Staff and experts with the Arms Control Association periodically host or participate in events to inform policymakers, journalists, and the public about important developments in arms control.
If you have any questions about our events or wish to secure a speaker, contact Tony Fleming, Director for Communications, at (202) 463-8270 ext. 110.
Below find remarks by Arms Control Association staff, board members, and experts at recent events.
The Arms Control Association hosted a Dec. 10 discussion with experts on the IAEA’s PMD report, its implications for implementation of the nuclear agreement, and the reactions in Iran to the report’s findings.
Nearly all of the world’s nations recognize that nuclear explosive testing is no longer acceptable...
Between now and Sept. 17, the U.S. Congress will face...
In the seven decades since the U.S. atomic bomb attacks on Hiroshima and Nagasaki, nuclear weapons have become ...
Negotiators from the P5+1 and Iran are in the final stretch to secure a comprehensive nuclear agreement...
The Arms Control Association 2015 Annual Meeting will examine three major challenges for nonproliferation and disarmament over the last two years of President Barack Obama's final term.
The new film, “Winds of Chemical Warfare,” traces the history and the human impact of chemical weapons, with a special focus on the 2013 sarin gas attacks...
Diplomats from the P5+1 and Iran are meeting in Lausanne, Switzerland in an effort to reach a political framework agreement for a comprehensive, long-term nuclear deal to block Iran's ...
Over the past year, Iran and the P5+1 have made significant progress on long-term solutions on several challenging issues.
First Jonathan Tucker Conference on Biological and Chemical Weapon Arms Control. Discussing Syria, OPCW, and history of chemical warfare.
The Arms Control Association and Carnegie Endowment for International Peace invite you to attend a briefing on the outcome of the negotiations and next steps, on Dec. 3 in Washington D.C.
Keynote Speaker: Lord Des Browne, former U.K. Secretary of State for Defense and Vice-Chairman of the Nuclear Threat Initiative
The Embassy of Kazakhstan in Washington, D.C. and Partners Hosted a Special Event to Mark International Day Against Nuclear Tests
We are one year away from the 2015 Non-Proliferation Treaty Review Conference, and the global nuclear disarmament and risk reduction enterprise is at yet another important crossroads. The situation requires that the states gathered here must seriously consider, explore, and pursue alternative options to reduce global nuclear dangers and jumpstart progress toward the fulfillment of the ambitious 2010 NPT Action Plan.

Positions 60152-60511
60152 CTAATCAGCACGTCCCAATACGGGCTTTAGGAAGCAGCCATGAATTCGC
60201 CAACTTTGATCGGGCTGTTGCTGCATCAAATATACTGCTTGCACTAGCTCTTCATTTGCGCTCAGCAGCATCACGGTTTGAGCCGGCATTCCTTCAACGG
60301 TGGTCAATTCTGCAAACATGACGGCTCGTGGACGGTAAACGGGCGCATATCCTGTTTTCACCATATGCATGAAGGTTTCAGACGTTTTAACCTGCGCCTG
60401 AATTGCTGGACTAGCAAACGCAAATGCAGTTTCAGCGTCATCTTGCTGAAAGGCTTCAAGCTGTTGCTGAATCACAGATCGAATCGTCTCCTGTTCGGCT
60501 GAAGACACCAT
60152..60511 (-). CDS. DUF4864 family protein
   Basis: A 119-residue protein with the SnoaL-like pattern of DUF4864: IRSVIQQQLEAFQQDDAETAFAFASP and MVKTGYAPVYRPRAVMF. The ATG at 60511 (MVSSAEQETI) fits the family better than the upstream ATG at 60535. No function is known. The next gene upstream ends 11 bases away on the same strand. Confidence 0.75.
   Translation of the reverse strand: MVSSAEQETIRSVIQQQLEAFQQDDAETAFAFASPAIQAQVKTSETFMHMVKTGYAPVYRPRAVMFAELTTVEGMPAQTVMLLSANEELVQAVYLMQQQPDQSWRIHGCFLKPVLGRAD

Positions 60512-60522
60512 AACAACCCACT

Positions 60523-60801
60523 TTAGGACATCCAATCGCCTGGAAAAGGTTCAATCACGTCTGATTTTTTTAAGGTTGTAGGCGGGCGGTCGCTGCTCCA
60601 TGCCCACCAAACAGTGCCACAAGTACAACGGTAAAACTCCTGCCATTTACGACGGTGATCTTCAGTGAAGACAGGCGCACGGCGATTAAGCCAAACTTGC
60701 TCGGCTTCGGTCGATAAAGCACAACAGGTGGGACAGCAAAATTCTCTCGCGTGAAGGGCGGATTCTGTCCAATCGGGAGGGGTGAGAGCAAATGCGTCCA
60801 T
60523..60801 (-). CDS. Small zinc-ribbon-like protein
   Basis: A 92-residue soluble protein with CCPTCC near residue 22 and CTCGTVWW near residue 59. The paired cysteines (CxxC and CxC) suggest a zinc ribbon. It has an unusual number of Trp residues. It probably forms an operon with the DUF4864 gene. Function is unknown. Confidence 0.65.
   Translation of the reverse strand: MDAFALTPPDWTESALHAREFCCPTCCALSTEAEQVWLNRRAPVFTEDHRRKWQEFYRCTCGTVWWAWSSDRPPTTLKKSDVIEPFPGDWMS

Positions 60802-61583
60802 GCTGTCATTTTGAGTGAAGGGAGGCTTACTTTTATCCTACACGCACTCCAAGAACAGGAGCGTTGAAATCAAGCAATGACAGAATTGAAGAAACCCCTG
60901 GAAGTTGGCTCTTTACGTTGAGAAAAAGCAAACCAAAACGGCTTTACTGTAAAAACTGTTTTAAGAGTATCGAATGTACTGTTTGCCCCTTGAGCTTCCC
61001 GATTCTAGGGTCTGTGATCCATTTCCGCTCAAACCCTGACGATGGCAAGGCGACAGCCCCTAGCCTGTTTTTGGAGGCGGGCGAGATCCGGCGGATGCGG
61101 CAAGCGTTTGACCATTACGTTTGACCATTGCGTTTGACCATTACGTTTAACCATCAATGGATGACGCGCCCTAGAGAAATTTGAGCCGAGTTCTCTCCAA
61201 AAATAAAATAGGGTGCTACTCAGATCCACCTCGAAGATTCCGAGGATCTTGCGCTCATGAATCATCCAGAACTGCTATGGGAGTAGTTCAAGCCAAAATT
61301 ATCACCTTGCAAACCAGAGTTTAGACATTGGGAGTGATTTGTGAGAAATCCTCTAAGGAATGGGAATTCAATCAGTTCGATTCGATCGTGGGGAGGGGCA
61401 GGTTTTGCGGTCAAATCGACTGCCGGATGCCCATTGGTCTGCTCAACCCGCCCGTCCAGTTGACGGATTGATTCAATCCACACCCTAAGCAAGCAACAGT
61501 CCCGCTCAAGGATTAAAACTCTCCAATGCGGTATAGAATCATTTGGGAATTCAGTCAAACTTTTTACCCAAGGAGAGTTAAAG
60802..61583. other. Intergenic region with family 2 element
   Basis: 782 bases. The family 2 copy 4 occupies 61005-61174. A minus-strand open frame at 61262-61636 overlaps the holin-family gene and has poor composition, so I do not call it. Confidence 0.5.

Since the bombings of Hiroshima and Nagasaki, the catastrophic effects of nuclear weapons have driven global leaders to pursue concrete steps to reduce the threat of nuclear weapons use.
The 21-member Deep Cuts Commission, made up of former government officials and arms control experts from the United States, Russia, and Germany, have taken on the challenge of finding ways to achieve further arms control and nuclear risk reduction steps that can enhance national, Euro-Atlantic, and international security.
Prepared remarks by Daryl G. Kimball for the Dec. 11, 2013 Nonproliferation Policy Education Center Forum that took place in Washington, D.C..
Prepared Remarks by Daryl Kimball, Executive Director, Arms Control Association at the CWC Conference of States Parties on Dec. 5, 2013 in The Hague, Netherlands.
The Arms Control Association and The Lugar Center have partnered to establish the Bipartisan Nuclear Policy Dialogue Project to help foster bipartisan discussion on timely security issues.
The United States signed the Arms Trade Treaty (ATT) on Sept. 25 at the United Nations in N.Y. The treaty opened for signature on June 3 and now has 114 signatories.
Concluded by Presidents John F. Kennedy and Nikita Khrushchev only months after the Cuban Missile Crisis, the Limited Test Ban Treaty (LTBT) was an historic first step toward reining in the U.S.-Soviet nuclear arms race. The LTBT, which banned nuclear test explosions above ground, underwater, and in space, led to the end of the most visible and strongly opposed aspects of the arms race: hundreds of open-air explosions that spewed dangerous levels of radioactive contamination far beyond the test sites of the nuclear powers. Fifty years ago, the Senate debated and approved ratification of the LTBT.